The history of St John Ambulance in County Durham is rooted in the late 19th century and linked to the expansion of coal mining in the county.
The First Aid movement began in the nineteenth century to help wounded soldiers and provide ambulances to take them off the battlefield. The Order of St John of Jerusalem, which originated in the First Crusade to the Holy Land in 1099, had a long Hospitaller tradition of caring for the sick. Brothers of the Order Of St John volunteered to go to war zones, their work was part of the new International Red Cross movement. In the 1870s the Order turned its attention to suffering closer to home, in peace time.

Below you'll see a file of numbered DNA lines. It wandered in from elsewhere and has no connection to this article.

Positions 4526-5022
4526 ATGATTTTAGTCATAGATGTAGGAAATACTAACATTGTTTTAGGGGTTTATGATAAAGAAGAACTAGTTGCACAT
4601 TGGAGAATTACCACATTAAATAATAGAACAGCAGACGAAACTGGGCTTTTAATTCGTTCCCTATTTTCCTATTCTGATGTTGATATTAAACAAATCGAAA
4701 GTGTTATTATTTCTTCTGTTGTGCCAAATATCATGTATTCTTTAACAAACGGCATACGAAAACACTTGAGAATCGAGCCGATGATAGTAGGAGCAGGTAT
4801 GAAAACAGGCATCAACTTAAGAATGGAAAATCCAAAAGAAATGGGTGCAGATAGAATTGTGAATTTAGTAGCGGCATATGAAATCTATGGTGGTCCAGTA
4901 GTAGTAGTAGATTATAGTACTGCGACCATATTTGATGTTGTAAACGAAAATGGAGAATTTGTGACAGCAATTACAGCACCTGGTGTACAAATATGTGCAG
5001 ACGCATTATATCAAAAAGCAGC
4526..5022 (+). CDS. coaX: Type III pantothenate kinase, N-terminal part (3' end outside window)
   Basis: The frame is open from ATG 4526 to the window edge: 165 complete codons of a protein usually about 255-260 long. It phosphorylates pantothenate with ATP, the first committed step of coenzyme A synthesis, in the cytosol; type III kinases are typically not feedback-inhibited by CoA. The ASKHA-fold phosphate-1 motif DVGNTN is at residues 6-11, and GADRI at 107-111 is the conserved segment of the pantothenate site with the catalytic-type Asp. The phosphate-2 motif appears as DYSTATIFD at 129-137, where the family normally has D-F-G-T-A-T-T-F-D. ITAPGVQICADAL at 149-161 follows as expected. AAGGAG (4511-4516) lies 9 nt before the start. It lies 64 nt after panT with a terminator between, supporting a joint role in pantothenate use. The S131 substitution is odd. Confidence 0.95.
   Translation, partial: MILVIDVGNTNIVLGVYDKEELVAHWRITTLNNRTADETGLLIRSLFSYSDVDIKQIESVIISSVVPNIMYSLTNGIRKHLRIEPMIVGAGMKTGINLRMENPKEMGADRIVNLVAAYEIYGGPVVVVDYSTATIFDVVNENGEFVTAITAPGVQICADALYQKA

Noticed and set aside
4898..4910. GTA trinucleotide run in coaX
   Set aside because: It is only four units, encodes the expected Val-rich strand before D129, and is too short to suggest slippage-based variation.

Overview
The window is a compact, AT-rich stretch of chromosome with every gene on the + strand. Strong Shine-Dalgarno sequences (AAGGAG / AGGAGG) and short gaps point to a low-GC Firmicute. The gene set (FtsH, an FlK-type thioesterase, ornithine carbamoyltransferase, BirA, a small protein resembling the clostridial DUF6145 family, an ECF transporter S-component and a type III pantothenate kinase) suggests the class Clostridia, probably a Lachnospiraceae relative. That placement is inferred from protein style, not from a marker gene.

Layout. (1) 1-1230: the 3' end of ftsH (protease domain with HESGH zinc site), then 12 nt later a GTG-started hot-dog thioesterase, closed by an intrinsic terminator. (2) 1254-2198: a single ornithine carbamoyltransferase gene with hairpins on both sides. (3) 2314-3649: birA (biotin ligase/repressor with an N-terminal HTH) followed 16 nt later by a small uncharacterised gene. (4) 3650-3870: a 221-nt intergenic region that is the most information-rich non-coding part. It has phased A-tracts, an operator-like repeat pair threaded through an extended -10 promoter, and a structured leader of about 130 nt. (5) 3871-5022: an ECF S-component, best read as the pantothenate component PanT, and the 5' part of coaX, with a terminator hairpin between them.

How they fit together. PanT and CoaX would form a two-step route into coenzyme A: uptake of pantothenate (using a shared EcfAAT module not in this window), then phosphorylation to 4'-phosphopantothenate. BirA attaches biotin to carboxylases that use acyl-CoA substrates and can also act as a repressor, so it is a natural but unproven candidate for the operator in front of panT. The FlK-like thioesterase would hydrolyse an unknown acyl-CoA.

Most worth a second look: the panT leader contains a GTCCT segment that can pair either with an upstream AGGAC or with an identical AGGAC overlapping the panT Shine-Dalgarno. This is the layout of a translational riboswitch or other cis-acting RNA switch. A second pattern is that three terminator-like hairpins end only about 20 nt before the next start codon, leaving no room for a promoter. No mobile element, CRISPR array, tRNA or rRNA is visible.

Britain was becoming increasingly industrialised and horrific accidents were part of working life. The Association targeted hazardous workplaces where machinery was dangerous and working hours long and exhausting. After an accident many people did not see a doctor until it was too late, if ordinary people could learn First Aid and they had access to ambulances, lives would be saved. Members of the Order founded the St John Ambulance Association in June 1877 to bring this about.
Coal Mining was one of the most hazardous of the industrial occupations resulting in many accidents and fatalities. Before the foundation of the St John Ambulance Association treatment of injured miners was poor and patchy.
The miners and Union officials realised that more needed to be done to help injured workers so when Major George Hutton visited the North in 1887 to spread the word about the Association they were eager to listen.